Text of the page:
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STATE OF WISCONSIN

BEFORE THE WISCONSIN EMPLOYMENT RELATIONS COMMISSION

In the Matter of the Petition of

MILWAUKEE DISTRICT COUNCIL 48

and its affiliated LOCAL 80

AFSCME, AFL-CIO

Involving Certain Employes of

WEST ALLIS - WEST MILWAUKEE

SCHOOL DISTRICT

Case 60

No. 40739 ME-270

Decision No. 16405-A

Appearances:

Podell, Ugent & Cross, S.C., Attorneys at Law, Suite 315, 207 East Michigan Street, Milwaukee, WI 53202, by Ms. Nola J. Hitchcock Cross, appearing on behalf of the Union.

Ms. Sandy Schwellinger, West Suburban Council, 4620 West North Avenue, Milwaukee, WI 53208, appearing on behalf of the Association.

Foley & Lardner, Attorneys at Law, Suite 3800, 777 East Wisconsin Avenue, Milwaukee, WI 53202-5367, by Mr. Herbert P. Weidemann, appearing on behalf of the District.

FINDINGS OF FACT, CONCLUSIONS OF

LAW, AND DIRECTION OF ELECTION

On June 14, 1988, Milwaukee District Council 48 and its affiliated Local 80, AFSCME, AFL-CIO filed a petition with the Wisconsin Employment Relations Commission, requesting the clarification of a bargaining unit of municipal employes of the School District of West Allis - West Milwaukee, et al. Hearings in the matter were held on October 6, November 14, and December 9, 1988, in West Allis, Wisconsin, before Robert M. McCormick, a member of the Commission's staff, at which time the West Allis - West Milwaukee Education Association was permitted to intervene in the proceedings. Briefs were exchanged on January 27, 1989, and no further written arguments were submitted prior to the close of the record on February 14, 1989. The Commission, being fully advised in the premises, makes and issues the following

FINDINGS OF FACT

1. The Milwaukee District Council 48 and its affiliated Local 80, AFSCME, AFL-CIO, hereafter AFSCME or the Petitioner, is a labor organization with offices at 3427 West St. Paul Avenue, Milwaukee, Wisconsin.

2. The West Allis - West Milwaukee Education Association, hereafter the Association or the Intervenor, is a labor organization with offices at 4620 West North Avenue, Milwaukee, Wisconsin.

3. The School District of West Allis - West Milwaukee, hereafter the District, is a municipal employer with offices at 9333 West Lincoln Avenue, West Allis, Wisconsin.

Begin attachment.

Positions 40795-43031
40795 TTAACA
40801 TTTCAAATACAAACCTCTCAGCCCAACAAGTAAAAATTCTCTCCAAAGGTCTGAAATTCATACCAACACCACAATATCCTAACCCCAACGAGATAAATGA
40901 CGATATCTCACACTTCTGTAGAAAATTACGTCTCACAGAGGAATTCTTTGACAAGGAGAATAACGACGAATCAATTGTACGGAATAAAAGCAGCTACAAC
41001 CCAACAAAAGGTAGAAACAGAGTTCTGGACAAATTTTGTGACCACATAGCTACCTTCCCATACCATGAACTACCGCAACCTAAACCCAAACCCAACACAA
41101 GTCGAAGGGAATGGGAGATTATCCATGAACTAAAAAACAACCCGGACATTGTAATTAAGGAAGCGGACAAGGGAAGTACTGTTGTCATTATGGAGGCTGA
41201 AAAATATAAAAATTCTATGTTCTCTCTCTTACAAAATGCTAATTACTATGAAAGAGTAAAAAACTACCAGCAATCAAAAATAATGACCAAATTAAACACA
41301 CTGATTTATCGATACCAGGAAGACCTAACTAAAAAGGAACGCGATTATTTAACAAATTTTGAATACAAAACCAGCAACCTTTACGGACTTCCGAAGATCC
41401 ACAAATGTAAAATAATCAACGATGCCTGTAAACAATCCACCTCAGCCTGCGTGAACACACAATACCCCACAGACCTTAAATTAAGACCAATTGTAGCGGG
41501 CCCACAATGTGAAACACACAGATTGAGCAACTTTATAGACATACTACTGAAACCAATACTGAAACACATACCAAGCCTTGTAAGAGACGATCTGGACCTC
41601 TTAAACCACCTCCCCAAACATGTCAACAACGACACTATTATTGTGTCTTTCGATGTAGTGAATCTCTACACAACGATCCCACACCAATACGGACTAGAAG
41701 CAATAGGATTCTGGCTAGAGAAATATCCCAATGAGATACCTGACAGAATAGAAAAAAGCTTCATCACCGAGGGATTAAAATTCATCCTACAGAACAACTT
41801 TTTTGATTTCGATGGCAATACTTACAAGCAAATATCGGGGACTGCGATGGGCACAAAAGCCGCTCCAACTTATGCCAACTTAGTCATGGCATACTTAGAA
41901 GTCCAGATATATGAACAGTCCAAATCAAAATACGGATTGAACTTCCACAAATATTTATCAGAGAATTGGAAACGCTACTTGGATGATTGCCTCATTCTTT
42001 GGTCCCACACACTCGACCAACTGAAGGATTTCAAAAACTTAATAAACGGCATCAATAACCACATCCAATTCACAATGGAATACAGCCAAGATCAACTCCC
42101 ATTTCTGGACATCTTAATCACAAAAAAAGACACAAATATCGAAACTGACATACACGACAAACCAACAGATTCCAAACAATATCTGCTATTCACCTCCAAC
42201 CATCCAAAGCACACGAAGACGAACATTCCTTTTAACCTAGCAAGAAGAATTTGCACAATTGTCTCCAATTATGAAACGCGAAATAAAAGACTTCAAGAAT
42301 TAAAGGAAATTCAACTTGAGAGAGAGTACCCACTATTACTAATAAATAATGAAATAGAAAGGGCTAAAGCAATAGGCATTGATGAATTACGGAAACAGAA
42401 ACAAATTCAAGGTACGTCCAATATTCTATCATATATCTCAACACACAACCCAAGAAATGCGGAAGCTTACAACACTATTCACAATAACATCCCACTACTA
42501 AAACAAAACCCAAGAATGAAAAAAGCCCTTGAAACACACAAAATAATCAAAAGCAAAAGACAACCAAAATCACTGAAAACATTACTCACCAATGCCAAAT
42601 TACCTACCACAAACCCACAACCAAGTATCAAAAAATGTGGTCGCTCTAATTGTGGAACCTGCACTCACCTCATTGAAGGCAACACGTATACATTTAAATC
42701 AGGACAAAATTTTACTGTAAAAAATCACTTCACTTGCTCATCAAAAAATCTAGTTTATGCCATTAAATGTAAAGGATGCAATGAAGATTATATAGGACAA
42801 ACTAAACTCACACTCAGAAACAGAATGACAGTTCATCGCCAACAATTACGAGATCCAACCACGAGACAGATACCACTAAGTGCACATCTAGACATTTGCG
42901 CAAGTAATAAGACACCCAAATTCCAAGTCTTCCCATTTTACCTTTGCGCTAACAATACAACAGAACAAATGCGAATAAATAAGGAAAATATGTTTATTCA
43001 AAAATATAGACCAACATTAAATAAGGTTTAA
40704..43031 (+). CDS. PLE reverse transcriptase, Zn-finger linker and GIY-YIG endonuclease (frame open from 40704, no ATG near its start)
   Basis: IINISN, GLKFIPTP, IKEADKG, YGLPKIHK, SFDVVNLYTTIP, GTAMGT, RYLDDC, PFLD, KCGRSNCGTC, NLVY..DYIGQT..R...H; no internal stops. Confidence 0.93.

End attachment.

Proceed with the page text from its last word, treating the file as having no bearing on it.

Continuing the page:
4. AFSCME is the exclusive collective bargaining representative for three units of municipal employes of the District, such units consisting of "all custodial and maintenance employees, truck drivers, storekeepers and cleaners, except for supervisors and confidential employees," hereafter the custodial/ maintenance unit; "all regular full and part-time clerical and secretarial employees of the Board, excluding confidential, managerial, and supervisory employees," hereafter the clerical unit; and certain regular full-time employees of the recreation department. As of the date of this proceeding, there were 122 members of the custodial/maintenance unit, 67 members of the clerical unit, and 12 members of the recreation department unit.

5. The Association is the exclusive collective bargaining representative for two units of municipal employes of the District, such units consisting of "all regular certified teachers (including helping and reading teachers, special education teachers, physical and occupational therapists, and teachers on leaves of absence), psychologists, social workers and counselors, and guidance counselors excluding substitute teachers, recreation supervisors, vice-principals, principals, supervisors, elementary consultant, director of business services, superintendent of schools and all other employees and administrators," hereafter the teacher unit; and "all Teacher Aides, Orthopedic Matrons and Instructional Aides, including all Library Aides employed in the middle and elementary schools but excluding all clerical employees employed in the high school libraries," hereafter the teacher aides unit. As of the date of this proceeding, there were 638 members in the teacher unit and 66 members in the teacher aide unit.

6. The District employs three Audio-Visual Technical Specialists, who are currently the only regular full-time or regular part-time District municipal employes who are not represented for the purposes of collective bargaining. The position description for the A/V Technical Specialists, which accurately reflects the duties they perform, reads as follows:

SCHOOL DISTRICT OF WEST ALLIS-WEST MILWAUKEE, ET AL.

March 4, 1988

P L E A S E P O S T

The following position is vacant:

SCHOOL AUDIO-VISUAL TECHNICAL SPECIALIST

The position of Audio-Visual Technical Specialist is a 12-month position of a paraprofessional nature. The person employed in this position should have a minimum of an Associate Degree (two-year) or its equivalent in a related technical field. Preferably, the person should be experienced in several areas of audio-visual services.